Vulnerabilities found in multiple video conferencing mobile applications allowed attackers to listen to users’ surroundings without permission before the person on the other end picked up the calls.
The logic bugs were found by Google Project Zero security researcher Natalie Silvanovich in the Signal, Google Duo, Facebook Messenger, JioChat, and Mocha messaging apps and are now all fixed.
However, before being patched, they made it possible to force targeted devices to transmit audio to the attackers’ devices without the need of gaining code execution.
“I investigated the signalling state machines of seven video conferencing applications and found five vulnerabilities that could allow a caller device to force a callee device to transmit audio or video data,” Silvanovich explained.
“Theoretically, ensuring callee consent before audio or video transmission should be a fairly simple matter of waiting until the user accepts the call before adding any tracks to the peer connection.
“However, when I looked at real applications they enabled transmission in many different ways. Most of these led to vulnerabilities that allowed calls to be connected without interaction from the callee.”
I found logic bugs that allow audio or video to be transmitted without user consent in five mobile applications including Signal, Duo and Facebook Messenger https://t.co/PlB0PzLzjJ — Natalie Silvanovich (@natashenka) January 19, 2021
As Silvanovich revealed, a Signal bug patched in September 2019 made it possible to connect the audio call by sending the connect message from the caller devices to the callee one instead of the other way around, without user interaction.
The Google Duo bug, a race condition that allowed callees to leak video packets from unanswered calls to the caller, was fixed in December 2020, while the Facebook Messenger flaw (previously covered by BleepingComputer here) which allowed audio calls to connect before the call was answered was addressed in November 2020.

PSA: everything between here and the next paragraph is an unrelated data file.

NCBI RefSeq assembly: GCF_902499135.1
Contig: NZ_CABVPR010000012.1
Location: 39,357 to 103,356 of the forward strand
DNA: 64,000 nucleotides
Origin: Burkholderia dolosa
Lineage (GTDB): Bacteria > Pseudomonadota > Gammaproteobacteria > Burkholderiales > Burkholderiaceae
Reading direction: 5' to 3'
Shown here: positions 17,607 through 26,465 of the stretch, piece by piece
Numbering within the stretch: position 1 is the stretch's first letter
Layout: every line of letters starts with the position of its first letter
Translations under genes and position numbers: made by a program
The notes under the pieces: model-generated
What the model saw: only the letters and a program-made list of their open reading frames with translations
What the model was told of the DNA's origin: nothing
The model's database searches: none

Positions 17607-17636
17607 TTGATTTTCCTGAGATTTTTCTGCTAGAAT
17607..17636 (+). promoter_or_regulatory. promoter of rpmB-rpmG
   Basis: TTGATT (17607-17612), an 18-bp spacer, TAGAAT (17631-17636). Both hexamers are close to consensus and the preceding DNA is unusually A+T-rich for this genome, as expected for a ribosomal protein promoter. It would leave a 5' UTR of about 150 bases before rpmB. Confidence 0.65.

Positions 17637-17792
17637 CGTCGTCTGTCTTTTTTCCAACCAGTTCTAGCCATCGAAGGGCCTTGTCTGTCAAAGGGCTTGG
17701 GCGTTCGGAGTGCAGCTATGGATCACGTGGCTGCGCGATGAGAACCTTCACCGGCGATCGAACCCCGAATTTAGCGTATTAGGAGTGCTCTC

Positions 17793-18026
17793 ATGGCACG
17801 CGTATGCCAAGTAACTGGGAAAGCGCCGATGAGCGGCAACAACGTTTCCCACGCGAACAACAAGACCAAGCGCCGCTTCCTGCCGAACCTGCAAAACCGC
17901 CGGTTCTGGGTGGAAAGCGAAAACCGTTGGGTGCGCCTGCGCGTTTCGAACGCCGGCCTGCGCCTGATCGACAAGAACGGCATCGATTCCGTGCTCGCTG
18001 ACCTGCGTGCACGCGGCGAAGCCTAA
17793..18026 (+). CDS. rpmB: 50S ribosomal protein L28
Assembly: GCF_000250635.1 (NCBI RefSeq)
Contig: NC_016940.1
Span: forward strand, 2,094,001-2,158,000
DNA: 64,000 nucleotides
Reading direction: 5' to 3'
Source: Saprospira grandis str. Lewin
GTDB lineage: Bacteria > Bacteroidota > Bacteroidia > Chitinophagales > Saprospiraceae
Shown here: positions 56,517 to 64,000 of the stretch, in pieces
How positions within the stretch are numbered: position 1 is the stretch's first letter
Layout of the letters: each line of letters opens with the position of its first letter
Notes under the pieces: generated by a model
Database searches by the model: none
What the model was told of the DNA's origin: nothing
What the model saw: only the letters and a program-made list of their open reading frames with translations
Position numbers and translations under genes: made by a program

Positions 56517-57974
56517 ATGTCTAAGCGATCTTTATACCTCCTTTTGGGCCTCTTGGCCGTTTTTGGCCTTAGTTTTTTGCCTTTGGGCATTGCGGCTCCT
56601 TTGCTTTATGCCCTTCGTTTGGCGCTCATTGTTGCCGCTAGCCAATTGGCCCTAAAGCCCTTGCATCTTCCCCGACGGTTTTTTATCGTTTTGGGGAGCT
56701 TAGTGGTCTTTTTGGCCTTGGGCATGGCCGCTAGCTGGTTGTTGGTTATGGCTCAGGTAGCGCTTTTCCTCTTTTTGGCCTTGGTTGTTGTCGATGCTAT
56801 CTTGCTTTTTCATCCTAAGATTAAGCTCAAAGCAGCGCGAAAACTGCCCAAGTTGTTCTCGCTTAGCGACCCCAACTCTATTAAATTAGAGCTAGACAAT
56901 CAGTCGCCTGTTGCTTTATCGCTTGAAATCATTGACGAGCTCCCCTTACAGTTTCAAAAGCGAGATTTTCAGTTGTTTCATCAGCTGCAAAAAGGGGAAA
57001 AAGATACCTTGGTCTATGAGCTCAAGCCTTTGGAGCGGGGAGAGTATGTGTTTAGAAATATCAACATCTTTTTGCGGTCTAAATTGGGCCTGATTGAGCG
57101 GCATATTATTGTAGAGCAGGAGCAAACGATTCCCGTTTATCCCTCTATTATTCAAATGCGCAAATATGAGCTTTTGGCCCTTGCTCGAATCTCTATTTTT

Two similar vulnerabilities were discovered in the JioChat and Mocha messengers in July 2020, bugs that allowed sending JioChat audio (fixed in July 2020) and to send Mocha audio and video (fixed in August 2020) after exploitation, without user consent.
Silvanovich also looked for similar bugs in other video conferencing apps, including Telegram and Viber, but didn’t find any such issues.
“The majority of calling state machines I investigated had logic vulnerabilities that allowed audio or video content to be transmitted from the callee to the caller without the callee’s consent,” Silvanovich added.
“It is also concerning to note that I did not look at any group calling features of these applications, and all the vulnerabilities reported were found in peer-to-peer calls. This is an area for future work that could reveal additional problems.”
Two years ago, Silvanovich also found a critical vulnerability in the WhatsApp mobile messaging app that could have been activated simply by a user answering a call to crash or fully compromise the app.